Anne Zahalka, Untitled (1985), copyright remains with the artist



[1] Hannah Gadsby, Hannah Gadsby’s Oz Episode 2, Closer Productions 2014.

[2] Tom Roberts, National Gallery of Australia, 4 December 2015 – 28 March 2016.

[3] ‘About’, Tom Roberts exhibition website, National Gallery of Australia. Accessed 16 February 2016 http://nga.gov.au/Exhibition/Roberts/Default.cfm?MNUID=6


Another Horse exhibition

We recently travelled to Melbourne, in part to see The Horse exhibition at the NGV. This exhibition holds a vast array of objects and images, displayed across three rooms and delineated loosely by theme. Ultimately, it was an exhibition featuring pretty pictures of horses, with little to no critical content.


The first room of the Horse exhibition, NGV

For me, the first section, on “Myth, legend, and miracle”, was the strongest, possibly because the theme is so clearly articulated in the works. While the thematic structure here was strong, this first room also incorporated the greatest diversity of material, from the tiniest Wedgwood vase….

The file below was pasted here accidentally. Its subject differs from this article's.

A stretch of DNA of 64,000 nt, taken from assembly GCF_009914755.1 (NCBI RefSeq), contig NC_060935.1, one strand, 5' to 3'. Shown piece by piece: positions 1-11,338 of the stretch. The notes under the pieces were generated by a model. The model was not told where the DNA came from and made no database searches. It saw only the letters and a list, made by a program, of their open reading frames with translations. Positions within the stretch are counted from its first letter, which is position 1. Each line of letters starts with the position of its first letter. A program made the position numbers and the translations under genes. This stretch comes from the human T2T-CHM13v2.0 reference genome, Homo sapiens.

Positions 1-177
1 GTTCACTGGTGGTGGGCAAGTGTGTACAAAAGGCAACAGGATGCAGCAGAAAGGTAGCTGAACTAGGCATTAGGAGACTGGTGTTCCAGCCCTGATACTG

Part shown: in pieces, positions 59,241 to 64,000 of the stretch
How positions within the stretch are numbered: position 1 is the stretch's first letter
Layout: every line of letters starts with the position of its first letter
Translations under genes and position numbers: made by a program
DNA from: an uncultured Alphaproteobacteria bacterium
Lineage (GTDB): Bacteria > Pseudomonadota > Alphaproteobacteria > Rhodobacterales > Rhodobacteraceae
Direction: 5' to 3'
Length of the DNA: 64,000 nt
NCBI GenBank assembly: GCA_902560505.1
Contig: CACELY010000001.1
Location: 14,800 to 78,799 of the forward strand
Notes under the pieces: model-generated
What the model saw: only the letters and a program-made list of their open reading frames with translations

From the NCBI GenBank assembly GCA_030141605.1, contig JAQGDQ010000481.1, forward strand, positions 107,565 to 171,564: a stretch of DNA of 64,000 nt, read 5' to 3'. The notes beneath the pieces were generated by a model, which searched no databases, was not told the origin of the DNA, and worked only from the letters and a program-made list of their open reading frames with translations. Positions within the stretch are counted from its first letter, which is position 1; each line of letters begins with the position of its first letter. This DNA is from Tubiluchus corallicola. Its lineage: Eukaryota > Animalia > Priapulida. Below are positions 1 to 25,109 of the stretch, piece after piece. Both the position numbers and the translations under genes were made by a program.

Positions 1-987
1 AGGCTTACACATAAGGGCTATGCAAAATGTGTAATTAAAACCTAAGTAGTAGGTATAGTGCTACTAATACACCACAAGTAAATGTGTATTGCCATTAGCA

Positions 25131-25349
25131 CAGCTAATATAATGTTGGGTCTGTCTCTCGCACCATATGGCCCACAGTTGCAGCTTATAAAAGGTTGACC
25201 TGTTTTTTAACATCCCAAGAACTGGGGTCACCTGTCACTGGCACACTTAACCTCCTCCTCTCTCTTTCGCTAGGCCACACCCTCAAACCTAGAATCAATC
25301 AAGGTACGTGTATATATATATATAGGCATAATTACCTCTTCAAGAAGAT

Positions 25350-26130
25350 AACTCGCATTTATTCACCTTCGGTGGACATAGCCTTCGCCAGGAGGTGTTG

Tiny Wedgwood vase, c. 1880

Tiny Wedgwood vase, c. 1880

…to a 20 metre depiction of the Duke of Wellingtons funeral that ran the length of the room (for those interested Copenhagen predeceased the Duke, so the horse that is depicted in this scroll as ‘The Duke’s Horse’ is not Copenhagen).

Depiction of the funeral procession of the Duke of Wellington, 1850s

Depiction of the funeral procession of the Duke of Wellington, 1850s

It also included a range of religious depictions of the horse, from the Four Horsemen of the Apocalypse to St George, and, outside the Christian canon, a variety of images from India, Iran, and Asia.

"Kalki, the tenth incarnation or avatara of Vishnu", 1830s, Tamil

“Kalki, the tenth incarnation or avatara of Vishnu”, 1830s, Tamil

The seven-headed horse of the Sun God Surya, 19th century, India

Detail, showing the seven-headed horse of the Sun God Surya, 19th century, India

Albrecht Durer, "St George slaying the dragon," c. 1500s

Albrecht Durer’s depiction of St George slaying the dragon, c. 1500s